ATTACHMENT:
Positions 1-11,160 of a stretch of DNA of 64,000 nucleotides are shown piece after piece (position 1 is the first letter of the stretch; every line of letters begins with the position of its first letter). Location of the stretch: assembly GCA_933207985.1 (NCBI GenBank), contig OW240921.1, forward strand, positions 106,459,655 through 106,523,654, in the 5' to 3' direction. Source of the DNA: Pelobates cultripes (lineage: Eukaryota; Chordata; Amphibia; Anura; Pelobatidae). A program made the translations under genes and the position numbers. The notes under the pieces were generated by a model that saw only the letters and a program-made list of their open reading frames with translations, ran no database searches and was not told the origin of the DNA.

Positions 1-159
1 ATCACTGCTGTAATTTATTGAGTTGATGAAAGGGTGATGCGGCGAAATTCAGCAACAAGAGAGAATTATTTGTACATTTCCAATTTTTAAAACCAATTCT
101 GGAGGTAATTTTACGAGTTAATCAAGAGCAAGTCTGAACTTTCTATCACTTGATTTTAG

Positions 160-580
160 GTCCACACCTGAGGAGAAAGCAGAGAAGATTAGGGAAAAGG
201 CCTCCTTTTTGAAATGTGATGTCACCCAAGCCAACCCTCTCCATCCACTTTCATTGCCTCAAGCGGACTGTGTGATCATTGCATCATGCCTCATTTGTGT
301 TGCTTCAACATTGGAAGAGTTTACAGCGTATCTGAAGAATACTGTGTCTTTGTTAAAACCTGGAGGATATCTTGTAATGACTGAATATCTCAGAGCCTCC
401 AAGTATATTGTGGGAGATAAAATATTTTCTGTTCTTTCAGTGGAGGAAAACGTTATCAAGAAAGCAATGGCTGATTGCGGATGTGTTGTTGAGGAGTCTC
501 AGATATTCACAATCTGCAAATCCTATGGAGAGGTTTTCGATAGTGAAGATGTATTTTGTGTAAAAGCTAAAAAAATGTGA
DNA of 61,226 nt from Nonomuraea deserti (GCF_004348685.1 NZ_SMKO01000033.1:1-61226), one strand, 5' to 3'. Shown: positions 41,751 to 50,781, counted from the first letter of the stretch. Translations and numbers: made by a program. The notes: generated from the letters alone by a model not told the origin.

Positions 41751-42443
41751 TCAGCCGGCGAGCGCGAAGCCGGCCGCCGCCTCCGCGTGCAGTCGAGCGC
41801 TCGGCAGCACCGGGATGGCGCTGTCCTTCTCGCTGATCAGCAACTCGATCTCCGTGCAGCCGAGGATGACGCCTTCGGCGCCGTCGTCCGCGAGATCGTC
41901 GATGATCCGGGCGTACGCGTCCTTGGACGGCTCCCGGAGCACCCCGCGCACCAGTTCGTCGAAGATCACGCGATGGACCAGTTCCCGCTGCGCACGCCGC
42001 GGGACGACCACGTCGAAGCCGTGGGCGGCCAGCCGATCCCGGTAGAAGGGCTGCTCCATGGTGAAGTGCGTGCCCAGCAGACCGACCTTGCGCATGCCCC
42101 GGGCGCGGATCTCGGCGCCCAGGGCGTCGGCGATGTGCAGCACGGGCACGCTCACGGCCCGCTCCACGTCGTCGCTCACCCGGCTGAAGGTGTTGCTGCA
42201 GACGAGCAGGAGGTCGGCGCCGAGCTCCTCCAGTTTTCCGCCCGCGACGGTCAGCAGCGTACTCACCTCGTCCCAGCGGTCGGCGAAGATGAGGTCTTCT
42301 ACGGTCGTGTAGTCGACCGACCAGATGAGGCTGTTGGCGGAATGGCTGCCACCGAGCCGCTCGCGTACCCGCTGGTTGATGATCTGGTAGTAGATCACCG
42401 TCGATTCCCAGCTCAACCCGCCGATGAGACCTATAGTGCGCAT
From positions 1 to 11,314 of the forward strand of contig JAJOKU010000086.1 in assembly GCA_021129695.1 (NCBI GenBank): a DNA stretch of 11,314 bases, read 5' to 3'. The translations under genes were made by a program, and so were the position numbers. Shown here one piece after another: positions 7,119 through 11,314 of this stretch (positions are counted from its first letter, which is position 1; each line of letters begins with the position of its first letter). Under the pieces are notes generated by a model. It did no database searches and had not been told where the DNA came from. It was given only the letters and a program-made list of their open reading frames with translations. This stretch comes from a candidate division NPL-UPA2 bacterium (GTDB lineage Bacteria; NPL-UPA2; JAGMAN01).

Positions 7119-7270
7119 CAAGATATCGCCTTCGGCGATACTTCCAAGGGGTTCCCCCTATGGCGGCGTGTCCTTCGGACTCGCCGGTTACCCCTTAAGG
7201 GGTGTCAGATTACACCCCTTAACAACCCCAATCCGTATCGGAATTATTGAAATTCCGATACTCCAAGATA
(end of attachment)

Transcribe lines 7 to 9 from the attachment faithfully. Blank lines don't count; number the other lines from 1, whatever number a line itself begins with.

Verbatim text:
201 CCTCCTTTTTGAAATGTGATGTCACCCAAGCCAACCCTCTCCATCCACTTTCATTGCCTCAAGCGGACTGTGTGATCATTGCATCATGCCTCATTTGTGT
301 TGCTTCAACATTGGAAGAGTTTACAGCGTATCTGAAGAATACTGTGTCTTTGTTAAAACCTGGAGGATATCTTGTAATGACTGAATATCTCAGAGCCTCC
401 AAGTATATTGTGGGAGATAAAATATTTTCTGTTCTTTCAGTGGAGGAAAACGTTATCAAGAAAGCAATGGCTGATTGCGGATGTGTTGTTGAGGAGTCTC